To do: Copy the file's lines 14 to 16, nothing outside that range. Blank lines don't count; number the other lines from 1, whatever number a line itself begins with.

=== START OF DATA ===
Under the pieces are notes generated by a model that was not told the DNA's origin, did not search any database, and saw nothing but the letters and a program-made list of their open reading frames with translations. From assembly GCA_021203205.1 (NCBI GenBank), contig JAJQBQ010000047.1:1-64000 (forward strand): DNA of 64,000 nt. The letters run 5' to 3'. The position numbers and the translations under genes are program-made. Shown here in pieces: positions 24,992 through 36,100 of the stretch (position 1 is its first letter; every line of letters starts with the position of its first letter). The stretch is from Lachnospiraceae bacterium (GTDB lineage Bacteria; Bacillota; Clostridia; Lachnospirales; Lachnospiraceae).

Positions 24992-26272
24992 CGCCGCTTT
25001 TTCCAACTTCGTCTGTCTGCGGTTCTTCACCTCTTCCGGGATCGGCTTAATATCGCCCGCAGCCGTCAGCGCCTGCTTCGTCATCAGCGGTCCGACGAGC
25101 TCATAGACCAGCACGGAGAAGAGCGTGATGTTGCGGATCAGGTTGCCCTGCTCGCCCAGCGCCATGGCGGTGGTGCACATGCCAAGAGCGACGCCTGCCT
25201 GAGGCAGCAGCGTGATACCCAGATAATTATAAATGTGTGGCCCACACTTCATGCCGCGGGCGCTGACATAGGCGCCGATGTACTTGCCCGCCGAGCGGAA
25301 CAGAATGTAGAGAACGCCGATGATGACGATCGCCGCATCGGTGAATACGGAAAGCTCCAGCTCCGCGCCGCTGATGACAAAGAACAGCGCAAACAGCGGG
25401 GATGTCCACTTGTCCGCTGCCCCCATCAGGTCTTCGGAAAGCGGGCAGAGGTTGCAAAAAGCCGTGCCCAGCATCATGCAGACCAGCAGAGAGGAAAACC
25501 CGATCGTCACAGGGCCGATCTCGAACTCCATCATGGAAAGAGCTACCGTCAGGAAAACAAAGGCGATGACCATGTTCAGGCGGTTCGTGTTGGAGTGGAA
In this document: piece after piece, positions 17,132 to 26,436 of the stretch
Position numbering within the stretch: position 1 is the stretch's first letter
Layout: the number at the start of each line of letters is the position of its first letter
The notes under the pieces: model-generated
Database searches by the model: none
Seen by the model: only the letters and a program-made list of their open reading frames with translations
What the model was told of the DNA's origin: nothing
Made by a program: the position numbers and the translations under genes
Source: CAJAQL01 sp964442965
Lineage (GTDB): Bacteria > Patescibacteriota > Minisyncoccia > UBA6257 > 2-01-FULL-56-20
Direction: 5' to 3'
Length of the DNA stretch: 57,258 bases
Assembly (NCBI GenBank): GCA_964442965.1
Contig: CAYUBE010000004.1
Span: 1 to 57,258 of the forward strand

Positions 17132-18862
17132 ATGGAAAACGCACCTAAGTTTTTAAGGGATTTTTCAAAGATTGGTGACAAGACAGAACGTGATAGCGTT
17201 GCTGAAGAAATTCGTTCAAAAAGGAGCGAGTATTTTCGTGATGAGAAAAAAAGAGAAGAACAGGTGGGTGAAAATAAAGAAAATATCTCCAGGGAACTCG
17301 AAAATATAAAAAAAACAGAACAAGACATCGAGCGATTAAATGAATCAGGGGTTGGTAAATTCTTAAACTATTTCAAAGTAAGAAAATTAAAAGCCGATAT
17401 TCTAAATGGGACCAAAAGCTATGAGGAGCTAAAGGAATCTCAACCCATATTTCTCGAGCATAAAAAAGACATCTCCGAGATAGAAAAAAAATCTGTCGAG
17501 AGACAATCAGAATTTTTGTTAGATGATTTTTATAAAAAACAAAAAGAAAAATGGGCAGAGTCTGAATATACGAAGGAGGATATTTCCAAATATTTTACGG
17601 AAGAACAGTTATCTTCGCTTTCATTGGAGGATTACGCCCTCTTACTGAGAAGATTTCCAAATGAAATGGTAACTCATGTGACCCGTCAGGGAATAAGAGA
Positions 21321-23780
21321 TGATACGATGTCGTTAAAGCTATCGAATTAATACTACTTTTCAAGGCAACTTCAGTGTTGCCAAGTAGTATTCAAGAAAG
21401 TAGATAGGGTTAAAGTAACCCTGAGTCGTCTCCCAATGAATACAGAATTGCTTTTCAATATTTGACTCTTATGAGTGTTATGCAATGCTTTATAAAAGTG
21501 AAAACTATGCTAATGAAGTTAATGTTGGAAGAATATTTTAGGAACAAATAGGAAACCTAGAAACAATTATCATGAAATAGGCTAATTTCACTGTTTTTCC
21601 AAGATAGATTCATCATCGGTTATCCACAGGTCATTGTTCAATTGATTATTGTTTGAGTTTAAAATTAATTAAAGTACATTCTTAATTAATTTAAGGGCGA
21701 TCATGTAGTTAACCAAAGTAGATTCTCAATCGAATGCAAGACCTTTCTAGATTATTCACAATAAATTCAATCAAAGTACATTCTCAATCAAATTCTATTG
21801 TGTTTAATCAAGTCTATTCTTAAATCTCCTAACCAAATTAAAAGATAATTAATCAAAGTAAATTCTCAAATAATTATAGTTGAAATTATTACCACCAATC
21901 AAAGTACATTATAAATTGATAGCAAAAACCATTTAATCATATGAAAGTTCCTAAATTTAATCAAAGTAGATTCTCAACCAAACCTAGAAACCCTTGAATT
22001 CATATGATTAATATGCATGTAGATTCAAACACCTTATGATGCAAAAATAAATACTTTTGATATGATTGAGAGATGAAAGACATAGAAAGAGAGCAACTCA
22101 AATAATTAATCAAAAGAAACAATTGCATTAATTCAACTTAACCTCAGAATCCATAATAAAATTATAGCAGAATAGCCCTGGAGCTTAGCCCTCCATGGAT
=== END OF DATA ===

Database searches by the model: none
Seen by the model: only the letters and a program-made list of their open reading frames with translations
What the model was told of the DNA's origin: nothing